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Rush v. United States

United States District Court, D. New Jersey

September 18, 2017

BORN ISLAM RUSH, Petitioner,
v.
UNITED STATES OF AMERICA,

          Alison Brill, Esq. Attorneys for Petitioner Born Islam Rush

          William E. Fitzpatrick, Acting U.S. Attorney Molly S. Lorber, AUSA United States Attorney's Office Attorneys for Respondent United States of America

          OPINION

          ANNE E. THOMPSON U.S. DISTRICT JUDGE

         I. INTRODUCTION

         Born Islam Rush ('"Petitioner") moves to vacate, correct, or set aside his federal sentence pursuant to 28 U.S.C. § 2255. Motion, Docket Entry 1. Respondent United States of America opposes the motion. Answer, Docket Entry 11. For the reasons stated herein, Petitioner's motion is denied, and no certificate of appealability will issue.

         II. BACKGROUND

         Petitioner pled guilty to a superseding information charging him with distribution of 5 or more grams of crack cocaine, 21 U.S.C. § 841. United States v. Born Islam Rush, No. 09-cr-174 (D.N.J. Jan. 25, 2011). At sentencing, Chief Judge Garrett E. Brown, Jr., D.N.J., [1] determined Petitioner had two prior convictions that qualified him as a career offender under the sentencing guidelines. "Mr. Rush was designated as a career offender with a base offense level of 34, a total offense level of 31, a criminal history category of VI, and an advisory guideline range of 188 to 235 months." Petition at 2. The court imposed a 96-month sentence.

         On June 26, 2015, the United States Supreme Court struck down the residual clause of the Armed Career Criminal Act ("ACCA") as unconstitutionally vague. Johnson v. United States, 135 S.Ct. 2551 (2015). "The residual clause defined a crime as a Violent felony' if it 'otherwise involves conduct that presents a serious potential risk of physical injury to another.'" In re Hoffner, No. 15-2883, 2017 WL 3908880, at *2 (3d Cir. Sept. 7, 2017) (precedential) (quoting 18 U.S.C. § 924(e) (2) (B) (ii)) . Petitioner thereafter filed his first motion under 28 U.S.C. § 2255 on May 25, 2016 challenging his designation as a career offender under the sentencing guidelines.[2] The Court ordered Respondent to answer the petition on May 26, 2016; however, Chief Judge Simandle issued a standing order on June 23, 2016 staying all cases seeking relief under Johnson. The standing order provided for a 150-day period in which petitioners could supplement their Johnson motions, followed by a 150-day period for the United States to answer, See Standing Order 16-2, available at http://www.njd.uscourts.gov/sites/njd/files/Johnson.pdf.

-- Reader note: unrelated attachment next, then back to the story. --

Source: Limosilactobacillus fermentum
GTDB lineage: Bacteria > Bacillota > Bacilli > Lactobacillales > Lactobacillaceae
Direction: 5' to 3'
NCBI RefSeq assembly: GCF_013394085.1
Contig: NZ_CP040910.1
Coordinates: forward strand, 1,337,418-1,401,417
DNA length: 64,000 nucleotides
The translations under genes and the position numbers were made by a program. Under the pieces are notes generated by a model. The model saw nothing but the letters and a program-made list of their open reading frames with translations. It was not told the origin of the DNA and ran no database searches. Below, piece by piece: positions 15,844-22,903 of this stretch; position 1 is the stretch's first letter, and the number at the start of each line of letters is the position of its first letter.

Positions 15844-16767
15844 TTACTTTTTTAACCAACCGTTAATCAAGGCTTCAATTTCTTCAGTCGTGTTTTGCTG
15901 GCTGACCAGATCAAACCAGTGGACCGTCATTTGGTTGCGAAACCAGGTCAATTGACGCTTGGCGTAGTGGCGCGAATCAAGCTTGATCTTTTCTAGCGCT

The Court conducted a telephone conference with the parties on January 11, 2017 at which time the parties agreed to lift the stay imposed by the standing order and to a briefing schedule. Instead of filing an answer, Respondent filed a motion to stay briefing pending the Supreme Court's decision in Beckles v. United States, No. 15-8544. Petitioner objected. Before the Court could rule on the motion, the Supreme Court determined the advisory sentencing guidelines were not subject to vagueness challenges. Beckles v. United States, 137 S.Ct. 886 (2017). The Court dismissed Respondent's motion as moot, and Respondent filed its answer arguing Petitioner's § 2255 motion was meritless in light of Beckles.

         The matter is now ripe for decision.[3]

         III. STANDARD OF REVIEW

Section 2255 provides in relevant part that
[a] prisoner in custody under sentence of a court established by Act of Congress claiming the right to be released upon the ground that the sentence was imposed in violation of the Constitution or laws of the United States ... may move the court which imposed the sentence to vacate, set aside or correct the sentence.

28 U.S.C. § 2255(a). A district court must hold an evidentiary hearing on a § 2255 motion unless the "motion and the files and records of the case conclusively show" that the movant is not entitled to relief. 28 U.S.C. § 2255(b); see also United States v. Booth,432 F.3d 542, 545-46 (3d Cir. 2005). Here, the ...


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